- Ground reaction forces acting anterior or posterior to the tibial axis rotate the tibia oppositely.
BACKGROUND & OBJECTIVE
The ground reaction force (GRF) acting on the stance limb during non-contact deceleration creates an external force capable of tearing the anterior cruciate ligament (ACL). Anterior tibial translation, valgus (VL) and internal rotation (IR) moments contribute to this possibility.
If the rearfoot hits the ground first, the center of pressure (CoP) is posterior to the ankle with the moment arm (MA) extending posteriorly and should create valgus and internal rotation. With a forefoot strike, the CoP is anterior to the ankle, the MA is directed anteriorly, and the tibia should externally rotate (ER) and undergo varus. The purpose of this study was to validate if these foot striking patterns occur.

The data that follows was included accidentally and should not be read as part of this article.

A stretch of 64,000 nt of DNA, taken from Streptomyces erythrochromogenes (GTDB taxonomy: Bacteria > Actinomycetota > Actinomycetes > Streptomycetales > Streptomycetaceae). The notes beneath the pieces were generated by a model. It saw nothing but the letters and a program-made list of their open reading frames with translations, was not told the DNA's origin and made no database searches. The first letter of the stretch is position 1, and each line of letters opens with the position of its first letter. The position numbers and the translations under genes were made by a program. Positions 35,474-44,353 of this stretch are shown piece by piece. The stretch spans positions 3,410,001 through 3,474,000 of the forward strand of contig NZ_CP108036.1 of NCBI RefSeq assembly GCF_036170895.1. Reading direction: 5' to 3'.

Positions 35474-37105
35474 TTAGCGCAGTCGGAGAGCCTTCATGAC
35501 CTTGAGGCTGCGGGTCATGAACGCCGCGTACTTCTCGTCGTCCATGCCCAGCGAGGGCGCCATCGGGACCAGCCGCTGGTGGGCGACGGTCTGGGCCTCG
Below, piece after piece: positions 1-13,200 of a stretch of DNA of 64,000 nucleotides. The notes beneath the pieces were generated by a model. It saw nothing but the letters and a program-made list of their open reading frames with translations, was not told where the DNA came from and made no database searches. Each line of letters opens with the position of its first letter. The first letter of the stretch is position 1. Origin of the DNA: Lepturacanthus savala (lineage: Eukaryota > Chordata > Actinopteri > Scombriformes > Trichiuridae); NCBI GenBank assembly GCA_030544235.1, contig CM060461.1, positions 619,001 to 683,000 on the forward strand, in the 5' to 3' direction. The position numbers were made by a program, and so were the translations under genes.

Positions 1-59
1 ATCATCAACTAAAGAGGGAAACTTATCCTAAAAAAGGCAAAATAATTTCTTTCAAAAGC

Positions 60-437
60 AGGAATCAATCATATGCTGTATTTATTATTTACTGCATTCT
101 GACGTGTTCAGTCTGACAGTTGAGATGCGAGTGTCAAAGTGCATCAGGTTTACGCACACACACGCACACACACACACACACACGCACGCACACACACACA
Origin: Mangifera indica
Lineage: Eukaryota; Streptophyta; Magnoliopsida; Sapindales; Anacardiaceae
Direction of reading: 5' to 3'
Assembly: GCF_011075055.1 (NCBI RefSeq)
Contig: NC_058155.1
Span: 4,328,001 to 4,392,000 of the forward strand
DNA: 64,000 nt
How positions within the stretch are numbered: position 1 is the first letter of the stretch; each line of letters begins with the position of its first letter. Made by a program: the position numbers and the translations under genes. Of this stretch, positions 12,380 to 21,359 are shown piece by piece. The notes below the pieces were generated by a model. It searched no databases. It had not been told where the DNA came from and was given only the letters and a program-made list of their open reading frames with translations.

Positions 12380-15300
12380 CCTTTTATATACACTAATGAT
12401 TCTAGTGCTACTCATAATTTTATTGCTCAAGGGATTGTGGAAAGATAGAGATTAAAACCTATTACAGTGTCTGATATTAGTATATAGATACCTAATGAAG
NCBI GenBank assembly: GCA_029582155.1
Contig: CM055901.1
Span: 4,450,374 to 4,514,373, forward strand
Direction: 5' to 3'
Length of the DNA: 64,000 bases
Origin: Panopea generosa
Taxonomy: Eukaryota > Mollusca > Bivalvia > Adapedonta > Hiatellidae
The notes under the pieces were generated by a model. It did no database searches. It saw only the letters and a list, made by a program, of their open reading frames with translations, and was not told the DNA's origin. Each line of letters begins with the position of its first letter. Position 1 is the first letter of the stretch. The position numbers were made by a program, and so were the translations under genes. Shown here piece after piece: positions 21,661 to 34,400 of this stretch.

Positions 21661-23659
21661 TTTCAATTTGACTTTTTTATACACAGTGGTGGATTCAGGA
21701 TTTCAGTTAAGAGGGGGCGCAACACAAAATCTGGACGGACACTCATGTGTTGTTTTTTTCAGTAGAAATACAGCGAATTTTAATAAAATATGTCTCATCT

Hamstring muscle activation is one factor that restrains the internal rotation of the tibia and reduces strain on the ACL.
24 females with 5 years of well-trained cutting experience performed a planned cutting maneuver, at slow speed, where they utilized their preferred limb to plant and change direction toward the opposite side of the stance leg at 60°, under rearfoot